If a statement is just something that someone believes, then respect  that as that person's opinion. It certainly could be true, even if you don't have any facts or any sort of data to support it. 

But request they review any data that may be available to double check their perspective. There’s no shame in having a belief or theory which is then disproven by subsequent data. Scientists do it all the time.


If Sally sees Bob as just “That guy from IT who whatever we ask for always says it's going to take a year and cost a million dollars,” And Bob sees Sally as, “That woman from ‘the business’ who always blames IT for everything,”  they are not going to be as good a team member as if they know a little bit about each other and see each other as three-dimensional people.

What to do:  Help team members get to know each other.

Encourage socializing. Take the team out to dinner or drinks so they talk more informally.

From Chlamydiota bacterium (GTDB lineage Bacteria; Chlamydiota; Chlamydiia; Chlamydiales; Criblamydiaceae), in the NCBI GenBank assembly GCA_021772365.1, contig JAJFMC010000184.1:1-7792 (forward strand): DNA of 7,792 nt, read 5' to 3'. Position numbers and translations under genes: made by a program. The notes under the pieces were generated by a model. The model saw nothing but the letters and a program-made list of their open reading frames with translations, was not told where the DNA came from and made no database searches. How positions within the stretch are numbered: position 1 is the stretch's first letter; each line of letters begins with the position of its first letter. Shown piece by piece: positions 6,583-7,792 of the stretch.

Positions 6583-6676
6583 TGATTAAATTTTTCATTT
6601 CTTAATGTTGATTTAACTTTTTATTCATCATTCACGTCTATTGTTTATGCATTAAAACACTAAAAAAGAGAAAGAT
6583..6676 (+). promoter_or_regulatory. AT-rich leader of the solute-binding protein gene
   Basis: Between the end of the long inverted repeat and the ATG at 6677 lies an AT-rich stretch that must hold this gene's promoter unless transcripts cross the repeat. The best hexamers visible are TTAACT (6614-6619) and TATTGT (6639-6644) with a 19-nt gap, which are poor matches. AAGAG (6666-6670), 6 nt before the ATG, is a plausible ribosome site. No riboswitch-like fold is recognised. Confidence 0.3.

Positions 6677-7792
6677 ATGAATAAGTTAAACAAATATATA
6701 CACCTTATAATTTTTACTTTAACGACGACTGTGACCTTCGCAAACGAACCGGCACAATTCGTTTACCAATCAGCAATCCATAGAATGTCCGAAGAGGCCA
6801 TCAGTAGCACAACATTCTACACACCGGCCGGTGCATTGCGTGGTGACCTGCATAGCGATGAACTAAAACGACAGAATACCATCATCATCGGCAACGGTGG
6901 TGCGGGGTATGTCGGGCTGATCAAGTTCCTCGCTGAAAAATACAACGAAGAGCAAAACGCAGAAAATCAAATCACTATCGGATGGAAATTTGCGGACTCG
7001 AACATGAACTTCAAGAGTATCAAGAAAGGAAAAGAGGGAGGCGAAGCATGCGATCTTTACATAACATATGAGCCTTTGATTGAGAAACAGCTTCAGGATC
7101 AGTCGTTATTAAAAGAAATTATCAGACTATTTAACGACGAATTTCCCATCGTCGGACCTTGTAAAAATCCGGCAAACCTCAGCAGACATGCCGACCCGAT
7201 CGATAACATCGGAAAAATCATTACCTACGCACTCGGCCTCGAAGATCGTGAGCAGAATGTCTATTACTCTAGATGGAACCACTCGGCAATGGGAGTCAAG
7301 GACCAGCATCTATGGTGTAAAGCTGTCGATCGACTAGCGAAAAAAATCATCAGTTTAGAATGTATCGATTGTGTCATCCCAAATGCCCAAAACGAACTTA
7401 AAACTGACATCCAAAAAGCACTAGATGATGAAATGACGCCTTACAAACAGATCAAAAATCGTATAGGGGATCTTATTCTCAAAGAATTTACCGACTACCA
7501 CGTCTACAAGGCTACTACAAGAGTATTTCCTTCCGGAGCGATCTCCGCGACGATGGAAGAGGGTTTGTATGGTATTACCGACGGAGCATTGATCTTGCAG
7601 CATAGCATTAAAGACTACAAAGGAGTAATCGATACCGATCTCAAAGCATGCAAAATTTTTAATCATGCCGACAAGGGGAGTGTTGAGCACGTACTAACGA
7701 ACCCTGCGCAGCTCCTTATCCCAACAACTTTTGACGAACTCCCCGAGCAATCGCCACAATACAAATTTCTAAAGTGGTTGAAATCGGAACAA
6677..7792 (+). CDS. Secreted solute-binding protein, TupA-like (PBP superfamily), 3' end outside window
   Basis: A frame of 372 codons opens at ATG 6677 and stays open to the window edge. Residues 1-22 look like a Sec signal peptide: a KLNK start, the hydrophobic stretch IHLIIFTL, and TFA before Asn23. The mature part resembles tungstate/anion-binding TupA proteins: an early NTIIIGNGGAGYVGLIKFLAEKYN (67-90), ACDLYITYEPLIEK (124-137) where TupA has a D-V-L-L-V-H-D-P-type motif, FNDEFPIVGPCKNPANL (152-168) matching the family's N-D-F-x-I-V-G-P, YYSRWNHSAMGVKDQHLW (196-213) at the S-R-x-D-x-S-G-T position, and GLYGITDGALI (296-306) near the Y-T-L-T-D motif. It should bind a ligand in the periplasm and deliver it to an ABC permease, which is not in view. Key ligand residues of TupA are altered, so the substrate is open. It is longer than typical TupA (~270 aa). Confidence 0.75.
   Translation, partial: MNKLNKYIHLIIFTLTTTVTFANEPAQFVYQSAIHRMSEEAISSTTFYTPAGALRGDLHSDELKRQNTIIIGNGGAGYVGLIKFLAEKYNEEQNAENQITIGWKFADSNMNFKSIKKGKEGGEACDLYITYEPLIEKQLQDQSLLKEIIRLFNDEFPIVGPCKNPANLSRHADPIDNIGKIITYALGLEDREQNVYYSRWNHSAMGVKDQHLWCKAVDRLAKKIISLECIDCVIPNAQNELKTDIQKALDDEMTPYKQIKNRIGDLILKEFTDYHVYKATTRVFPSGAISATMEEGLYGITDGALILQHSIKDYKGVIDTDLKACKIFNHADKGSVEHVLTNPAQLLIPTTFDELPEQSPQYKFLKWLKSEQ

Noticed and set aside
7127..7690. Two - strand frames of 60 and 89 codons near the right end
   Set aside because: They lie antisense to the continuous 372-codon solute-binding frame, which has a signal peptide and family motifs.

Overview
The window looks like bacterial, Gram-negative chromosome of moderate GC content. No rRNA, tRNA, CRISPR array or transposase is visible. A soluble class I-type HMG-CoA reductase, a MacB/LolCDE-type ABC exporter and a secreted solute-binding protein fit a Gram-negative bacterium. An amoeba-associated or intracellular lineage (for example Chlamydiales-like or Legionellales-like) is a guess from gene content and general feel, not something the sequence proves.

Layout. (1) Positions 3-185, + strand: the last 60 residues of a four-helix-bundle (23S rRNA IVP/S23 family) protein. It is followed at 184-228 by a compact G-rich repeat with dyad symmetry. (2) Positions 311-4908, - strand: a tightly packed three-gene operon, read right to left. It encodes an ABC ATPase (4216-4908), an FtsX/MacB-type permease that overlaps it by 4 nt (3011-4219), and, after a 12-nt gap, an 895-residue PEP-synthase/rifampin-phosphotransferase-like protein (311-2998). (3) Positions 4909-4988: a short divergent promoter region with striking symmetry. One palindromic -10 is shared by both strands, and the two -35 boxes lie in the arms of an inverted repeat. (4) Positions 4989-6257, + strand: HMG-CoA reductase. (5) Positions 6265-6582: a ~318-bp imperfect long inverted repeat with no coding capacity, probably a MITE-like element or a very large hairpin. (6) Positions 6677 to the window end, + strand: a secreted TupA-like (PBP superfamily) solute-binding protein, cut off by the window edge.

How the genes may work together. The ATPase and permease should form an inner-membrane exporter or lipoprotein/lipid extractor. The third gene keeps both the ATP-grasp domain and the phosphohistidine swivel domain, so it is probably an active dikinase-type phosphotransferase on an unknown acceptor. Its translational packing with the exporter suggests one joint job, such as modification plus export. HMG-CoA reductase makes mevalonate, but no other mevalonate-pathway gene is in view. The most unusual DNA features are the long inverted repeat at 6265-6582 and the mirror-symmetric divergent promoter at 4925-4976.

You can also start meetings with quick icebreaker activities like asking everyone to quickly share their favorite vacation spot or playing a quick game of “two truths and a lie.” These activities might seem frivolous but in fact they have a lot of business value because when a team sees each other in a more fully human way they work together much more effectively.

Those are the four areas where problems usually occur. For better teamwork, try to do an even better job of defining goals, making sure the vocabulary is crystal clear, seeding the team with the right information, and seeing to it that there's good humanity within the team.